1789, 'Brutus condemning his Son.' During the Revolution, he was artistic superintendent of those grand national fetes and solemnities that recalled (but rather theatrically) the customs of ancient Greece. As a member of the Convention, he voted for the death of Louis XVI.; he was a hot Jacobin, and a member of the Committee of Public Safety, in all the atrocities of which he shared, and, in consequence, was twice imprisoned after the fall of Robespierre. To the period of the Revolution belong his ' Murder of Marat,' 'Murder of Pelletier,' and his 'Oath taken in the Tennis Court.' His genius culminated in the 'Rape of the Sabines' (1799). In 1804, Napoleon appointed him his first painter, and gave him a number of commissions, and among his best and most celebrated works are several historic portraits of the emperor, such as 'Napoleon crossing the Alps.' D. was warmly attached to Napoleon, and in 1814, when the Duke of Wellington paid a visit to his studio, and expressed a wish that the artist' would paint his portrait, he coldly replied: 'I never paint Englishmen.' As one of the regicides of Louis XVI., he was banished in 1816 from France, and he died in exile at Brussels, December 29, 1825. D.'s later style is more free and natural than his earlier, in which his figures, although manifesting quite an ideal beauty of form, have all the rigidity of sculpture, and lack that vital expression which creates a sympathy in the mind of the beholder. Among the paintings executed by him during his banishment were—'Love and Psyche,' 'The Wrath of Achilles,' and 'Mars disarmed by Venus.' The number of his pupils who acquired distinction was very great.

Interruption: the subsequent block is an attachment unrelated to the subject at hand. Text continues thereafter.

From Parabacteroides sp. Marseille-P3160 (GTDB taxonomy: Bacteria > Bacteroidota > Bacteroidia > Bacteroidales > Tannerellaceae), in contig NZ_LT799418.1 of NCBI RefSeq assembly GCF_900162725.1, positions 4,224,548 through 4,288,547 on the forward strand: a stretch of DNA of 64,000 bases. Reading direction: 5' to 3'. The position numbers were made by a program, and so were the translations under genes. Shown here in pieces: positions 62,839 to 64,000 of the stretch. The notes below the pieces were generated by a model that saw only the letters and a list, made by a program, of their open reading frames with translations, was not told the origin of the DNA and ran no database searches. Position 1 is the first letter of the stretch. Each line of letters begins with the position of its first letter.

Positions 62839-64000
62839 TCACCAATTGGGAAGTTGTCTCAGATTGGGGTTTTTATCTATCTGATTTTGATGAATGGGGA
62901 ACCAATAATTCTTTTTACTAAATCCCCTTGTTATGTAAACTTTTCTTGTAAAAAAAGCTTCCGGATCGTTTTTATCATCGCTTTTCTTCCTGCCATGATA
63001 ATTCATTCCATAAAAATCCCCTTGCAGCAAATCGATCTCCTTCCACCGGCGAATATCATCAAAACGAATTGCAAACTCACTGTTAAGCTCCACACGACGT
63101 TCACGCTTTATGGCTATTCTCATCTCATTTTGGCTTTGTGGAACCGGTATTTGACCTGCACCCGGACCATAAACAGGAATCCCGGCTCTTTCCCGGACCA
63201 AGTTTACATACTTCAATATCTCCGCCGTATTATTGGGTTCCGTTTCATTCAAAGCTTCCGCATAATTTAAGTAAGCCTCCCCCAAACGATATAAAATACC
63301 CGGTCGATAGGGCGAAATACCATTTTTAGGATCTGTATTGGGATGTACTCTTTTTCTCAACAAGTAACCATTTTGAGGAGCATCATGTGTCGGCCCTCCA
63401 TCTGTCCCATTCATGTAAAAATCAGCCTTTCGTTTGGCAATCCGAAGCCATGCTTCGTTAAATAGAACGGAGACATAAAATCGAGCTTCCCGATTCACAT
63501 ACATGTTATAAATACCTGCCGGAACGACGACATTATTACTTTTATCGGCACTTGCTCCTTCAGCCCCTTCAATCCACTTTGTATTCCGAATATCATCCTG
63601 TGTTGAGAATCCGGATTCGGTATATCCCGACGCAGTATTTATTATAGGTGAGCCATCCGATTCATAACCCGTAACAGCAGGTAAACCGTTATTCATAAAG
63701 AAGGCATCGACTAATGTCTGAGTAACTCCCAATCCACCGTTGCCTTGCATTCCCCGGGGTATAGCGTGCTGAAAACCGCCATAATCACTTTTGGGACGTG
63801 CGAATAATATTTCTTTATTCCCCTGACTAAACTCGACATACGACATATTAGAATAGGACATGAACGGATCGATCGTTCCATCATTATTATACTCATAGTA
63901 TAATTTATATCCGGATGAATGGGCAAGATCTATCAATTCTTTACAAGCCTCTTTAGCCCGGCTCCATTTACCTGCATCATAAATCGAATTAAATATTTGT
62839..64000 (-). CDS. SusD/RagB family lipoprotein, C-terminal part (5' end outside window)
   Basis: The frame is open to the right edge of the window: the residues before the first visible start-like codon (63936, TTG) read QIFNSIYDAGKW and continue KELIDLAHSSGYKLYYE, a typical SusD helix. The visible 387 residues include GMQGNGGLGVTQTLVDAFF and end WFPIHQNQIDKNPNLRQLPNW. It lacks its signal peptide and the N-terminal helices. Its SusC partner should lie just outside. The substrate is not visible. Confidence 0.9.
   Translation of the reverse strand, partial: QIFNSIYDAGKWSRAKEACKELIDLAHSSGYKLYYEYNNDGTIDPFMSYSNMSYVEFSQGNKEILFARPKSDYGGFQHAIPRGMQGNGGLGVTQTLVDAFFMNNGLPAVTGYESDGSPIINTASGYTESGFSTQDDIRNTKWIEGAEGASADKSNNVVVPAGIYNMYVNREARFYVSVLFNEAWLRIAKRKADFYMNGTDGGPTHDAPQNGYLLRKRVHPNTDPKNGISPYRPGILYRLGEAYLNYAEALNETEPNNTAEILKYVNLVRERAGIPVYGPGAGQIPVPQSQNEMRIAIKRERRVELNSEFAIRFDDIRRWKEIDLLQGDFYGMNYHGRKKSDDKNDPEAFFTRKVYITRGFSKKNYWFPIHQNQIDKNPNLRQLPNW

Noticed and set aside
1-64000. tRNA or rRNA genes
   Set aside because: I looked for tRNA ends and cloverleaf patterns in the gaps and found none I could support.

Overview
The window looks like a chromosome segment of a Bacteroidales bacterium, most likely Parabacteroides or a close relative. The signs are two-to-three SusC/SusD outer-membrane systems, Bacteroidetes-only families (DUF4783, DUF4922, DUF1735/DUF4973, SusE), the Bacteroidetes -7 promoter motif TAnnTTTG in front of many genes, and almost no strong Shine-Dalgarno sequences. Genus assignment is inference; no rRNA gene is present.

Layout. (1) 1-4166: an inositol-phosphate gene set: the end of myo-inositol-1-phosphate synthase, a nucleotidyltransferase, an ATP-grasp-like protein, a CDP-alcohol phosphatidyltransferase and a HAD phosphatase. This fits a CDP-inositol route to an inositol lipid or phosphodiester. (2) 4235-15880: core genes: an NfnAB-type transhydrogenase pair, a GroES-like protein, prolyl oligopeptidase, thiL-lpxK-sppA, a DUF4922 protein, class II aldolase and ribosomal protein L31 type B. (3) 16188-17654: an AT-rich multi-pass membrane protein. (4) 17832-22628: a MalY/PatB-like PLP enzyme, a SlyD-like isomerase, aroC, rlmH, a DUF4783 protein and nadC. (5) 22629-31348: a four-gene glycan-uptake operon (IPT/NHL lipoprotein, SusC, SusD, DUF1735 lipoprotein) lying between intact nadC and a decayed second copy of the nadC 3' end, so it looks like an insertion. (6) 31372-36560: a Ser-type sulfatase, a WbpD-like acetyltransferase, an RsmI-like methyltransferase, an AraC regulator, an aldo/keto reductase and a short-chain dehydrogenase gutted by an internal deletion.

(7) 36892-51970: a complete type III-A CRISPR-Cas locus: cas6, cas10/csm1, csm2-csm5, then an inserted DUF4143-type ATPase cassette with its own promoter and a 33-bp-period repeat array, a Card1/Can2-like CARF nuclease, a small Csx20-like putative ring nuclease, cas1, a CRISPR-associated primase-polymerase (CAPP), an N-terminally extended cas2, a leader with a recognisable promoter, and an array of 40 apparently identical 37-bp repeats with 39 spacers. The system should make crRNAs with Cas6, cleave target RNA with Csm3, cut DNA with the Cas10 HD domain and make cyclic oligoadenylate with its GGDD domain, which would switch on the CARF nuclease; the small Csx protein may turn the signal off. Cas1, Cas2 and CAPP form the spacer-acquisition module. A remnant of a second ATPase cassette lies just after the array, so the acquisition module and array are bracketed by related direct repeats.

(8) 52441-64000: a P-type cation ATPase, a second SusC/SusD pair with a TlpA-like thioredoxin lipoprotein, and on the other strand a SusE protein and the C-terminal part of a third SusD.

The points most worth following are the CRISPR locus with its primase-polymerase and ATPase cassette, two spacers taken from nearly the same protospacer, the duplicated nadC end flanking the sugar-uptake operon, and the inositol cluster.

DAVID, Pierre Jean, a French sculptor, commonly called David d'Angers, was born at Angers, 12th March 1789; went to Paris when very young; and studied art under his namesake, Jacques Louis David (q. v.). In 1811, his ' Death of Epaminondos' obtained the first prize for sculpture given by the Academy of Arts. D. now visited Rome, where he formed a friendship with Canova. In 1816, he returned to France. A statue of the Great CondS, which he executed about this time, established his reputation. In 1826, he was named a member of the Institute, and appointed a professor in the School of the Fine Arts. Two years later, he went to Germany, where he executed a colossal bust of Goethe for the library at Weimar; and in a second tour in 1834, similar busts of Dannecker, Schelling, Tieck, and Rauch, as well as many portraitstatues of life-size. During the July revolution, D. had fought in the ranks of the people, and, in consequence, he was employed by the new government to execute the frontispiece of the Pantheon in 1835. He finished it in 1837. By many it is considered his chef-d'auvre. In 1848, the wellknown republicanism of the artist procured for him the honour of a seat in the Constituent Assembly. After the coup-d'Uat, lie was sent into exile, and went to Greece, but soon after returned to France. He died 5th January 1856. It would be impossible to enumerate all D.'s works. The principal are—'A Young Girl at the Tomb of Botzaris,' 'A Monument of Bonchamp,' 'A Virgin at the Foot of the Cross,' a 'Saint John,' statues of General Foy, Marshal St Cyr, Corneille, Fenelon, and Racine, and busts of La Fayette, Beranger, Rossini, Chateaubriand, Balzac, and Casimir Delavigne. There is great force of expression in many of D.'s works, but the drawing and execution are not always accurate.